Pocket doors slide within the wall, while barn door hardware lets you slide a door along the outside of a wall. Sometimes you have wall space where you can slide a door, but there are pipes or electrical within the wall that would be hard to reroute. A barn door– style slider might then be a good option for you.

Using a translucent material is a great way to allow extra light into the room and still provide privacy. It also is a great style statement in this home.

modern bathBifold doors are an option you don’t see very often. When people think about those, they usually picture those louvered ones hiding laundry facilities. But these beautiful wood and frosted-glass bifold doors are a great way to minimize the space taken up by a door that swings its full width into a room. These take up half the space when folded.

granite sink

If your bathroom door swings inward and a pocket door isn’t an option, consider flipping it around so that it opens out away from the room. Yes, it will require some work on the framing around the door, but it can be worth it to not have to try to scoot around the door when it is open and taking up space in your room. You also might need to open your door with a little more caution to avoid whacking someone coming down the hall — but this may be an acceptable trade-off when you are desperate for a little extra room.

Tip: Let your door do double duty as a message center or a full-length mirror. If family members get ready at different times of the morning, this is a perfect spot for everyone to post messages. If you need a full-length mirror and don’t have wall space for one, then putting a mirror on the door also would be a great idea.

granite cabinetry3. Think “wall mounted” to make great use of space. The tank of a wall-mounted toilet is inside the wall behind it, so it uses the depth of the wall to reduce how far it protrudes into the room. For the carrier system inside the wall, you can get one that either fits into a wall with 2-by-6-inch studs or one that recesses into a wall with standard 2-by-4 studs.

I’m not a contractor, but in general, exterior walls have 6-inch studs and interior walls have 4-inch studs. Once in awhile you may have things already inside the wall that would be problematic to reroute, so installing your wall-hung toilet recessed into the wall may not be right for you. But consider building out a section of wall specifically to house the carrier system. Although it won’t reduce how far the toilet protrudes into the room, you can create storage above it for a seamless look that is highly functional.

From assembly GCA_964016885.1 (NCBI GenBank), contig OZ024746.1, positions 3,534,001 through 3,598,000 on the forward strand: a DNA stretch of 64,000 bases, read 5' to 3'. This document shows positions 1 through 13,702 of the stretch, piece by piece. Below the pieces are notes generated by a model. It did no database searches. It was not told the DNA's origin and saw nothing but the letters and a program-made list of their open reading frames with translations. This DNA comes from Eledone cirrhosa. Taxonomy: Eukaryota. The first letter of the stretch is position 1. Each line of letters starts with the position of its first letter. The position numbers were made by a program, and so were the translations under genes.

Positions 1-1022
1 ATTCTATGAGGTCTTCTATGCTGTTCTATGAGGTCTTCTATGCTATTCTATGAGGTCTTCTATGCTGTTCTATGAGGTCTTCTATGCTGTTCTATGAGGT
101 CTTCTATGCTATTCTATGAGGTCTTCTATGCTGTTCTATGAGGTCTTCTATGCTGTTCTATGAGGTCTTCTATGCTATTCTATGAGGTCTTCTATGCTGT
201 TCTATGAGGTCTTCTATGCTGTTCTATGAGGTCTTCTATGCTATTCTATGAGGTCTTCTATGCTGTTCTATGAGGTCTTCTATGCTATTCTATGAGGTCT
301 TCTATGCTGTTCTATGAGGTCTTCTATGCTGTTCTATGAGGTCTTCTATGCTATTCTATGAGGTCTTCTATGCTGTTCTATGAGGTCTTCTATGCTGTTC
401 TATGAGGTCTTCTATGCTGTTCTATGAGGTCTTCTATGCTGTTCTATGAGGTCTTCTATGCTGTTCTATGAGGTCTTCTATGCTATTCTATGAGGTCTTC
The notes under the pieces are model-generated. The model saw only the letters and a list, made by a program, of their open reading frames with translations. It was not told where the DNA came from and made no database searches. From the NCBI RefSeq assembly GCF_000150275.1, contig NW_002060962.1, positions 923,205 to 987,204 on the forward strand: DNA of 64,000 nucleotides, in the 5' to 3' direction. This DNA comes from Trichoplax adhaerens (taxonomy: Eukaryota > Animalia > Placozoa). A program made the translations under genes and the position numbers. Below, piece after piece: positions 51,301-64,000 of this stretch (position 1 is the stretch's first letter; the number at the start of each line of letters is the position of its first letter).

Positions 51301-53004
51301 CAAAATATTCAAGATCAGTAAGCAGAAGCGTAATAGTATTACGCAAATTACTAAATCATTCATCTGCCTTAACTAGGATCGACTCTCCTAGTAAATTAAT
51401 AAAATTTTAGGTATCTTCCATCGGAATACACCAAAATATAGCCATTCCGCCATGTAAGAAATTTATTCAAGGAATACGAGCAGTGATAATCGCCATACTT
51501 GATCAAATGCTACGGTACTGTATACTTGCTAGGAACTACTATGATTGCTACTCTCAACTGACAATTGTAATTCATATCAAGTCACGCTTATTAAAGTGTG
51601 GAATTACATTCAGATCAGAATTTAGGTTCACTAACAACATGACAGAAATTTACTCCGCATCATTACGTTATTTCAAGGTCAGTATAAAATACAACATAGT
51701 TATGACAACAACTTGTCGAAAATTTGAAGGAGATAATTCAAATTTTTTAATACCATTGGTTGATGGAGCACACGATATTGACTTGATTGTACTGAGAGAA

Capturing all of that storage space above the carrier system definitely costs a lot more than installing a cabinet on stilts that straddles your toilet tank, but it looks so much nicer.

glass enclosureThis is one more bathroom with the same idea of using that space that would normally not be fully used above a toilet tank. It’s a very clean-lined and uncluttered look.








toilet bath

A wall-mounted vanity will give you some undersink storage while visually opening up your bathroom space, since you can see the floor all the way back. If storage isn’t such a huge issue, but the feeling of being crowded is what’s bothering you in your small bathroom, this solution is still better than a pedestal sink because of the storage space. And it isn’t any harder than hanging wall cabinets in the kitchen.


No-Fad Diet Tips

Tips – Think Smart: Find a New Start

  • Analyze your current situation, recognize obstacles (both real and in your thoughts), find positive solutions, and work toward modifying your lifestyle to make effective changes.
  • Think about something that represents inner strength to you. Use this image to boost your resolve whenever you need help in seeing your way through successful weight loss.
  • Close your eyes and picture how you want to look when you’ve reached your target weight. When you hit a hurdle, focus on this image and the feelings it evokes.
  • Be aware of your self-talk and listen critically to what it is saying. Rephrase negative self-talk with a positive message.
  • Set reasonable, realistic, and measurable short- and long-term weight-loss goals.
  • Write your goals in a weight-loss diary to make them real.
  • Reassess your progress every six weeks and make changes accordingly.
  • Anticipate situations, such as office birthday parties or dinner at a neighbor’s house, that can present bumps on the road to successful weight control. Plan how you want to react in these situations so you’ll be prepared.
  • Be persistent and practice new behaviors until they become habit.
  • Take action to cure procrastination. Don’t let fear of failure keep you from starting toward your weight-loss goals.
Healthy lifestyle eatingTips – Eat Well: A Personal Approach to a Healthful Weight

  • Set a personal weight-loss goal and write it down. Start with a goal of losing about 10 percent of your current body weight.
  • Keep a food diary for one week. Write down everything you eat and drink.
  • Pay attention to what you are eating now and why. Identify the sources of your personal “hidden” calories, such as eating your child’s leftovers.
  • Substitute fat-free or low-fat milk for whole milk, and save about 65 calories for each 8-ounce serving.